REVERE — The ferocious storm that ripped through the heart of this city made history by being the first tornado to ravage Suffolk County in at least six decades. But the damage it left behind might not be enough to qualify for federal disaster aid, officials cautioned Tuesday.
Fire Chief Gene Doherty said securing help from the Federal Emergency Management Agency would be “very difficult” because the damage was confined to a narrow path from the Chelsea line to Brown Circle. He said qualifying for aid takes into account how much damage was done across the county, which in this case includes Boston, where there was no destruction.
“We’re going to be sending out assessment teams . . . and trying to get as much as we can,” Doherty told media and officials gathered at Revere City Hall.
Terrel Harris, a spokesman for Governor Deval Patrick’s Executive Office of Public Safety and Security, said initial damage assessments are not expected to exceed $9.1 million, the threshold set by the federal government for qualifying for its assistance program.
The tornado lashed parts of Broadway on Monday, leaving 13 buildings uninhabitable, downing trees, and resulting in minor injuries for nine people, officials said. So far, about 65 buildings have been deemed to have substantial damage, and that number is expected to climb above 100, Doherty said. He estimated the tornado left at least 28 people homeless.
Doherty pegged damage to city-owned buildings at $1.5 million to $2 million, not including repairs to Revere High School, where the tornado damaged side panels, sidewalks, fencing, and air handlers on the roof, Revere Public Schools Superintendent Paul Dakin said.
“Some of the side walls have blown right out,” Dakin said. “Wind went into the high school, pressurized the building, and offices were sort of turned upside around.”
Officials are assessing damage to determine the help that might be available, including low-interest loans from the US Small Business Administration, said Travis Hengen, a spokesman for the Massachusetts Emergency Management Agency.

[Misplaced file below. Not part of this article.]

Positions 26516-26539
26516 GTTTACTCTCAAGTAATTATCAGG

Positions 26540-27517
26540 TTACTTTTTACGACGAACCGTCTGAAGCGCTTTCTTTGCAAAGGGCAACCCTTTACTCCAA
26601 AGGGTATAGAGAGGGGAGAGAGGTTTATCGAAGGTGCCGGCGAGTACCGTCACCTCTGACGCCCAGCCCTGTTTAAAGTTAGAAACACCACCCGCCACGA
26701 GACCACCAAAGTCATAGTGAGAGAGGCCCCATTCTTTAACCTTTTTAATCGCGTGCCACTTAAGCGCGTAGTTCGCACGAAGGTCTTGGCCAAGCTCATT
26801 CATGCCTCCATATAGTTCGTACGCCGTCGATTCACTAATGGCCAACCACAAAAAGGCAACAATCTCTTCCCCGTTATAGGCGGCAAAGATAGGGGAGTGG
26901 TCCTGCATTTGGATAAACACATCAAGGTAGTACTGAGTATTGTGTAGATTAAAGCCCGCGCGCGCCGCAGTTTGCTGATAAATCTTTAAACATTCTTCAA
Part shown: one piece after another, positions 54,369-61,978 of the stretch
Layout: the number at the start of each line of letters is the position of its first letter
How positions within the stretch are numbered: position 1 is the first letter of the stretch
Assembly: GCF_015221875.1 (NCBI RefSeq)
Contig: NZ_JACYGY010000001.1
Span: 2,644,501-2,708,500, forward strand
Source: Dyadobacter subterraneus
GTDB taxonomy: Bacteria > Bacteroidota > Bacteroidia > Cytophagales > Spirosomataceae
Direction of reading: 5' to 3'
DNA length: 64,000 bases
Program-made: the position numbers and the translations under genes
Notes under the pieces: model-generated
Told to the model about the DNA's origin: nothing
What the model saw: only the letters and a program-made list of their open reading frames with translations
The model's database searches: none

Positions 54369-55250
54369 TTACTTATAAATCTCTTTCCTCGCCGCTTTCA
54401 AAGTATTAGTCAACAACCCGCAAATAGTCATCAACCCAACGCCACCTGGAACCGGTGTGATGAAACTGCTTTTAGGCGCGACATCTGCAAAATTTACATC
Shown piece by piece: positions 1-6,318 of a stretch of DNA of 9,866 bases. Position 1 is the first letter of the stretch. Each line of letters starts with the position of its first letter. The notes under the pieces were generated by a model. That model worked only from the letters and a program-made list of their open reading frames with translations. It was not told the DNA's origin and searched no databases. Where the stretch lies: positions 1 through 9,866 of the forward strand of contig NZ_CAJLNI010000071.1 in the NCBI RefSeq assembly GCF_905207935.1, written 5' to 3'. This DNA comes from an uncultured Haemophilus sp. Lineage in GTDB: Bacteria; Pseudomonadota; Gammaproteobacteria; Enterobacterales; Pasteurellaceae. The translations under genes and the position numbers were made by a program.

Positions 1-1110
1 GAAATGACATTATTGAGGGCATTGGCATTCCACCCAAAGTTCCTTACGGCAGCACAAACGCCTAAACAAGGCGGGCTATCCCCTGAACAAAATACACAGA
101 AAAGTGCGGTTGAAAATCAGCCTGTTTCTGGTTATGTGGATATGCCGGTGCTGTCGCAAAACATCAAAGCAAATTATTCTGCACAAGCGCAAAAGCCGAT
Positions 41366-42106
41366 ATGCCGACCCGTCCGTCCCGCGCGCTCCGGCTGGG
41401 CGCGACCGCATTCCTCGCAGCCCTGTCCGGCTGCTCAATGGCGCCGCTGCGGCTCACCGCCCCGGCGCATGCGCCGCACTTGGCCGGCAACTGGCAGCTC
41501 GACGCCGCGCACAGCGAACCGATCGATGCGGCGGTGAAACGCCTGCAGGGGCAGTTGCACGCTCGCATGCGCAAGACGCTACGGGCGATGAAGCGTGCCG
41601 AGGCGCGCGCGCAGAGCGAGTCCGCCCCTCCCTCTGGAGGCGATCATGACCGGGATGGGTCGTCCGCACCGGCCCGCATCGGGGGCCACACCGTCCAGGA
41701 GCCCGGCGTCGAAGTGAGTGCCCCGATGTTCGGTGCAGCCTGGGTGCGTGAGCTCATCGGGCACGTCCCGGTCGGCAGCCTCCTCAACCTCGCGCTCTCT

Another form of federal aid, the Individual Assistance Program, also probably wouldn’t apply because it is reserved for disasters in which at least 100 homes are destroyed or have major damage, Harris said.
Mayor Daniel Rizzo said he was astounded residents had escaped serious harm during what meteorologists have identified as a tornado in the EF-2 category, which can generate winds of 100 to 120 miles per hour.
“It’s really a miracle,” Rizzo added.
Officials said that during the storm, an 86-year-old woman suffered a head laceration and, at the other end of the age spectrum, a 2-week-old baby was slightly injured. In the second incident, officials said, the girl was riding in a rear-facing child seat in a pickup truck when a board slammed through the rear windshield.
The truck, with both parents inside, was traveling on Mountain Avenue. Emergency workers helped the frantic parents clear shards of glass off the infant by dousing her with water. All three went to a hospital, Doherty said.
The 86-year-old woman was standing near Dunkin’ Donuts on Broadway when she suffered the laceration, officials said.
Margarita and Stalin Landeta drove to City Hall with the camera they used to photograph downed trees in their backyard on Central Avenue
Their son, David, said their home insurance company offered $1,000 to defray the cost, but they still need help.
The city “cleared all the streets. They got the electricity back, but now . . . I think they need to evaluate everyone’s tree situation,” David Landeta said. “Some people can’t afford it. Obviously, like us.”
The two-family home where Mary and Bob Carrabes live on Revere Beach Parkway was deemed uninhabitable after the tornado tore off the roof and destroyed rear porches.
The couple said they’re waiting to learn what it will take to rebuild the home before deciding whether to stay.
“It has a lot of sentimental value, forget the dollar amounts,” said Bob Carrabes, who was born there. “I’m not sure what I want to do, to be quite honest.”
An information center is scheduled from noon to 6 p.m. Wednesday at the American Legion Hall on Broadway so that residents and business owners can meet with representatives from the city, insurance companies, American Red Cross, and the state emergency office.
“We can deal with the biggest snowstorms, but when it comes to a tornado, this was brand new territory for all of us,” Rizzo said.
Harry Darian, who owns Biker’s Outfitter in Brown Circle, estimated his business sustained $30,000 to $40,000 in damage.
“Another day in the life of Revere, I guess . . . No big deal,” Darian said. “You can’t sit back and cry about it.”